The party preferences and who made them is made available to the public and intended for use by Republican and Democratic party organizations for campaign purposes.

However, anyone can obtain the list of names and party selections for 60 days after the primary before they are expunged from county records.

The state Secretary of State’s Office makes those records publicly available for 22 months, Townsend said.

“There’s nothing private about the party check-box,” he said. “That’s a matter of public record.”

The public pays for the elections, but the state Supreme Court has ruled that political parties, as independent associations, have the right of free association, “so they can require who is allowed to participate in their process,” Townsend said.

Grewell suggested voters worried about their party preferences displayed with their signature should deposit their ballots in drop-boxes, from which ballots are delivered directly to the auditor’s offices for tabulation.

Townsend said every election worker has been background-checked and takes an oath ensuring the integrity of the process.

“No one messes with any of the votes,” he said.

Many voters have said asking for their party preference in such a public manner is too personal a query.

“They feel this is something that should be private,” Townsend said.

“I always explain that Washington state is a minority in the nation, that with most other states, you have to register by party and you’re only provided a ballot for the party you registered for.”

More options

Some voters want more options to choose from than two parties.

“Some people are saying, hey, I’m an independent, what are my options here,” Grewell said.

Under state law, there are no options for independents — voters must declare a preference for one of the nation’s two major parties for their ballot to be valid.

Wyman’s communication director Kylee Zabel wrote that the Secretary of State “has advocated for several years for the state Legislature to reinstate an ‘unaffiliated’ option for voters, allowing voters who do not wish to declare a party to still participate in the primary” but the option has not moved forward with decision-makers.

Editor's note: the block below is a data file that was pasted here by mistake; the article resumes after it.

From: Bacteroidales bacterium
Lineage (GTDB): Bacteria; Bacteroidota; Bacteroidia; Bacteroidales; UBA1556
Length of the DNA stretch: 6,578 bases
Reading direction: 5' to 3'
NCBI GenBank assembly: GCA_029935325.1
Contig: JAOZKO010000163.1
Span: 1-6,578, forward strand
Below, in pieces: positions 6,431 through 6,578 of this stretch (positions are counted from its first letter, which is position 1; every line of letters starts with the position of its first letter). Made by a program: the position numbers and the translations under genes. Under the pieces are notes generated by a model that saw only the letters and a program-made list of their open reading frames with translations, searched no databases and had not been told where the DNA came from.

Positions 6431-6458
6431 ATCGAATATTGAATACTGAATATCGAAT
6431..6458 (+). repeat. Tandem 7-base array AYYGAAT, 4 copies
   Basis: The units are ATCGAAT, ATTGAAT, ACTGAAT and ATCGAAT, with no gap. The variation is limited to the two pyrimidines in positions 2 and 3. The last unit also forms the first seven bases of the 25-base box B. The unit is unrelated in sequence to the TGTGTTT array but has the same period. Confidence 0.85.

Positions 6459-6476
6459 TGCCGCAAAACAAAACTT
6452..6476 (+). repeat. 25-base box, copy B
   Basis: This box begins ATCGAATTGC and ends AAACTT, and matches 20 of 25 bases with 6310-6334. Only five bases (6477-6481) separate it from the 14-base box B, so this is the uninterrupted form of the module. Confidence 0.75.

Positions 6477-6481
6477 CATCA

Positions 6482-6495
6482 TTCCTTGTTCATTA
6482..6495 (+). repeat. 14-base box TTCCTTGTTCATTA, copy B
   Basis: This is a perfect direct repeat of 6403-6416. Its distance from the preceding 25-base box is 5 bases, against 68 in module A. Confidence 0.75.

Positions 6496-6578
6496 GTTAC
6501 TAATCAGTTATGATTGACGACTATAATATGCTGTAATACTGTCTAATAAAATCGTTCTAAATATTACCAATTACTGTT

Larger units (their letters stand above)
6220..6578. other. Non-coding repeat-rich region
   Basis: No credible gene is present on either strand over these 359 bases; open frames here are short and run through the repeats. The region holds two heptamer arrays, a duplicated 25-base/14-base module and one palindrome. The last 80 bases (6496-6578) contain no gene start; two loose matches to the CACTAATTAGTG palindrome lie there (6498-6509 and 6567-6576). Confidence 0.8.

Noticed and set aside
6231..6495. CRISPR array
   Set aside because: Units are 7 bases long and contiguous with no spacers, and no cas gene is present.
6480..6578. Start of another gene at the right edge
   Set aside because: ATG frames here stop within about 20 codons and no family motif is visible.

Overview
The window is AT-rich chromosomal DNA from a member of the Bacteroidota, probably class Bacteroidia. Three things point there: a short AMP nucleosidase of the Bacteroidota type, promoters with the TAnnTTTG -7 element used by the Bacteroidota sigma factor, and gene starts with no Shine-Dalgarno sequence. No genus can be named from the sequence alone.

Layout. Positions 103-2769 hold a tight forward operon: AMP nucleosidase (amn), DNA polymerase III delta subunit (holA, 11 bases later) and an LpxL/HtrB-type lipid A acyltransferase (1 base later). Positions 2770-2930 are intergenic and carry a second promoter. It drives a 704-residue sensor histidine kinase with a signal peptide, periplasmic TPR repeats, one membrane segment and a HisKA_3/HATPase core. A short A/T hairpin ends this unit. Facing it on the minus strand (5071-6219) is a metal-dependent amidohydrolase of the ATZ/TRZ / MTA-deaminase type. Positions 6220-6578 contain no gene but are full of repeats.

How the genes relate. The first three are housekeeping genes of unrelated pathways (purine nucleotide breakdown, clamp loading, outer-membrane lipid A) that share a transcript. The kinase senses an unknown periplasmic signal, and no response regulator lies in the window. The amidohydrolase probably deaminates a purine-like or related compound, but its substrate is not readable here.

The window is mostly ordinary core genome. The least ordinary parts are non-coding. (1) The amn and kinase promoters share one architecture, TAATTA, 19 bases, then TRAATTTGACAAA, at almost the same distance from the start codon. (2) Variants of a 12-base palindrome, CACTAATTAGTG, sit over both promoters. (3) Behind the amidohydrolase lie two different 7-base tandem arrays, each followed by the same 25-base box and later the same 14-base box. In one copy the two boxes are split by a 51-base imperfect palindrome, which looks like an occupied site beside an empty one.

Liz Bumgarner of Sequim, chairwoman of Clallam County Democrats, said the ballot information should be given primarily to political parties and not be made available to the general public.

She, too, suggested voters worried about privacy use drop boxes but defended the process.

“We have a two-party primary system in this country, and the parties, if they didn’t know who was Republican and Democrat, would have to go and contact everyone, and it would be a ridiculous job,” Bumgarner said.

“It’s pretty hard anyway.”

She said that party members are forbidden to use the lists for anything other than canvassing or telephoning members of the party.

“We give it to only special members of the party who bring the list back,” Bumgarner said. “They don’t leave the building with it. It is concerning because perhaps it would be used by groups or people that are not so ethical about the use of it.”

Wyman said the March 10 election is “an exciting opportunity for Washington voters to have a greater voice in the nomination process for U.S. president.”

“In addition to occurring earlier in the year, this primary will also mark the first time in state history both major political parties will use the results to allocate their delegates for the parties’ national conventions,” she said.


Voters have through 8 p.m. Tuesday, March 10 to drop their ballots off at the courthouse or local drop boxes, such as in Carlsborg, 261461 U.S. Highway 101 (near Sunny Farms) and in Sequim, 651 W. Washington St. (by JCPenney). With questions, visit or call 360-417-2217 or email elections

Sequim Gazette reporter Matthew Nash contributed to this report.